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How Small-Scale Landlords Work with Tenants to Avoid Evictions

Working with Them: Small-Scale Landlord Strategies for Avoiding Evictions
John Balzarini, Melody L. Boyd
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As the nation grapples with affordability pressures and an eviction crisis exacerbated by the pandemic, understanding small-scale landlords’ role in maintaining affordability and navigating evictions is critical. Landlords serve as gatekeepers to the country’s limited supply of affordable rental housing—making key decisions about who to rent to, rental prices, eviction procedures, and the maintenance and preservation of their properties. In this study, researchers explore the strategies and motivations of small-scale landlords and property managers who work with tenants delinquent on their rent or otherwise violating the terms of their lease.

Researchers conducted 71 semistructured, in-depth interviews with landlords and property managers in Philadelphia between 2017 and 2019 to examine the strategies landlords use to avoid evictions. They recruited 59 respondents through a local landlord organization and 12 through referrals. The landlords and property managers included in the study managed a wide range of units that varied by neighborhood type, portfolio size, and tenant demographics including students, voucher holders, and families.  Almost all of property managers interviewed worked exclusively for landlords with fewer than 20 properties.

The interviews revealed most landlords try to avoid evicting their tenants by forgiving back rent, setting up payment plans, accepting services like cleaning and maintenance in lieu of rent, and offering assistance and referrals to social services. When these strategies failed, some landlords incentivized tenants to vacate by forgiving back rent without penalty if tenants vacated voluntarily or by directly paying tenants to leave. Although this study is not representative of landlords and property managers across Philadelphia, it suggests landlords, especially small-scale landlords, try to work with tenants to avoid evictions. 

Key findings
  • Eviction should not be understood as an event, but rather as a multistep process. Similarly, avoiding evictions entails a series of negotiations between landlords and tenants.
  • Landlords were more willing to work with the tenants if they were up front and communicative about their inability to pay rent. The authors noted how important it was for tenants to communicate about issues such as unemployment or medical expenses.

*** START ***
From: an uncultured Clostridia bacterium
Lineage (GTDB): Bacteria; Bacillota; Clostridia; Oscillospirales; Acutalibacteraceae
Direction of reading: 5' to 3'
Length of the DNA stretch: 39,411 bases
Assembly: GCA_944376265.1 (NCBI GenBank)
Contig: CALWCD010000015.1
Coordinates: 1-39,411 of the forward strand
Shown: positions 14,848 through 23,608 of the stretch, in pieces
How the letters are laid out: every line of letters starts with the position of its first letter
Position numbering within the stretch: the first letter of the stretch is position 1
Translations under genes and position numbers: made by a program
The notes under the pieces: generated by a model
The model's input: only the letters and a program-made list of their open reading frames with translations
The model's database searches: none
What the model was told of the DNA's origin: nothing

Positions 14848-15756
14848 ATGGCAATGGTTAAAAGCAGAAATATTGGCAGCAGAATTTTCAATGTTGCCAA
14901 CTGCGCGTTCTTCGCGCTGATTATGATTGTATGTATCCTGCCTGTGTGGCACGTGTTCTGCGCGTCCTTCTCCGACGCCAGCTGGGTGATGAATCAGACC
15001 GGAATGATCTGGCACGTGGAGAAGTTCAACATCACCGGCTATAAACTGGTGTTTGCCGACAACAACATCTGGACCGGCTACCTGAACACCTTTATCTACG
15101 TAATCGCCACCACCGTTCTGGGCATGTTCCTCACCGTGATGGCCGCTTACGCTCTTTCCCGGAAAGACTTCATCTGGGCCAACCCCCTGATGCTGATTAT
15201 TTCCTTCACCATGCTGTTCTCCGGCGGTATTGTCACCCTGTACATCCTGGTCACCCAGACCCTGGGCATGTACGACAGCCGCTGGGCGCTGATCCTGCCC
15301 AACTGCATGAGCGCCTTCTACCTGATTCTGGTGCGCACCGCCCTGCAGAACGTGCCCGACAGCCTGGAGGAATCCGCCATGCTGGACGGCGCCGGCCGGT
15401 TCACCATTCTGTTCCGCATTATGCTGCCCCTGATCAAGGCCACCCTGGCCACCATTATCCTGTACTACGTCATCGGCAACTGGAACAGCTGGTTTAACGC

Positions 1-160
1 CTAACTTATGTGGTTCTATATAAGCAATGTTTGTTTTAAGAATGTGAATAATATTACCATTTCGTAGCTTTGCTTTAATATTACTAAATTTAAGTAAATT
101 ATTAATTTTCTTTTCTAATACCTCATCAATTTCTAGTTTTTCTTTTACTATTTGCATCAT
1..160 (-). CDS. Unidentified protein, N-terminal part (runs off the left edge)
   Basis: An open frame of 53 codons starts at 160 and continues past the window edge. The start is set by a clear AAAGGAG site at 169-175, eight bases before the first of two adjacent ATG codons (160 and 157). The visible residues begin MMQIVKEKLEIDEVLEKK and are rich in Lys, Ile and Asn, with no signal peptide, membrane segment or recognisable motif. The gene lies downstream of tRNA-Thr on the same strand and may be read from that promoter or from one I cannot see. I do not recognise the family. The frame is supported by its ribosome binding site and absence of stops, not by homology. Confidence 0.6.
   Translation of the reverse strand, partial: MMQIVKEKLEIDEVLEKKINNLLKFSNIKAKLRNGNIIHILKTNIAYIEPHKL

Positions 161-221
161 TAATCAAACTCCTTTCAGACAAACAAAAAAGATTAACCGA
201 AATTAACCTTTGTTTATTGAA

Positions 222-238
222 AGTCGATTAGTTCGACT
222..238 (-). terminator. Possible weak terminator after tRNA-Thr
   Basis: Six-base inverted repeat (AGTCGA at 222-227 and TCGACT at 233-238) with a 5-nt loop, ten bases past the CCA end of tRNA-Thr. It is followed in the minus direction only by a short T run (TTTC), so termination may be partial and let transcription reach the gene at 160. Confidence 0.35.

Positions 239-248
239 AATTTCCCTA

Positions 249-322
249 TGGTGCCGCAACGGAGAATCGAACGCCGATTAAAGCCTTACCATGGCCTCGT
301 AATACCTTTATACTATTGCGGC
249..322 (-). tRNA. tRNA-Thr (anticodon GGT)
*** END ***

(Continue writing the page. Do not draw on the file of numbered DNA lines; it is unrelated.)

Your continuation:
• Landlords were more motivated to work with long-term tenants, those who consistently paid rent, or those perceived as reliable because landlords benefited from this stability.
  • To avoid evictions, some landlords negotiated agreements with tenants to pay back rent through payment plans or by performing a service in exchange for rent (e.g., odd jobs such as painting or minor repairs). Tenants mostly performed these services under the table without legal protections.
  • Some landlords attempted to connect tenants to social support services based on their needs, such as helping a tenant apply for a housing choice voucher or calling a tenant’s social worker to help with mental health issues that disrupted other tenants.
  • When other strategies failed, many landlords resorted to strategies to entice tenants to vacate without filing a formal eviction, including forgiving back rent or engaging in “cash for keys.” Both strategies often employed the threat of eviction as a final recourse.
  • Ultimately, landlords worked in their best interest and were motivated to avoid spending the time and money on filing a formal eviction and to maximize profits by keeping tenants in their homes. The landlords that did not negotiate with tenants felt they had too many negative experiences.
  • Because they are more economically vulnerable than large-scale landlords, small-scale landlords are more likely to negotiate with tenants.
Policy implications
  • Given the human nature of tenant-landlord interactions, effective communication matters and can affect the outcomes of eviction processes. Therefore, policy efforts to encourage best practices around communication would be mutually beneficial for landlords and tenants.
  • If landlords view courts or city policies as being tenant friendly, this might increase landlords’ willingness to employ alternative strategies to filing evictions. Policies and programs like right to counsel and eviction diversion programs might change perceptions and make landlords more willing to work with tenants before filing formal evictions.
  • Small-scale landlords are critical sources of affordable housing and provide more flexibility to tenants than their commercial counterparts. But in cities grappling with increased market investment and gentrification, small-scale landlords face increased pressure to sell their stock. To protect the value and role of small-scale landlords in affordable housing, policymakers could consider the economic pressures facing small-scale landlords and identify ways to support and preserve their role in urban housing markets.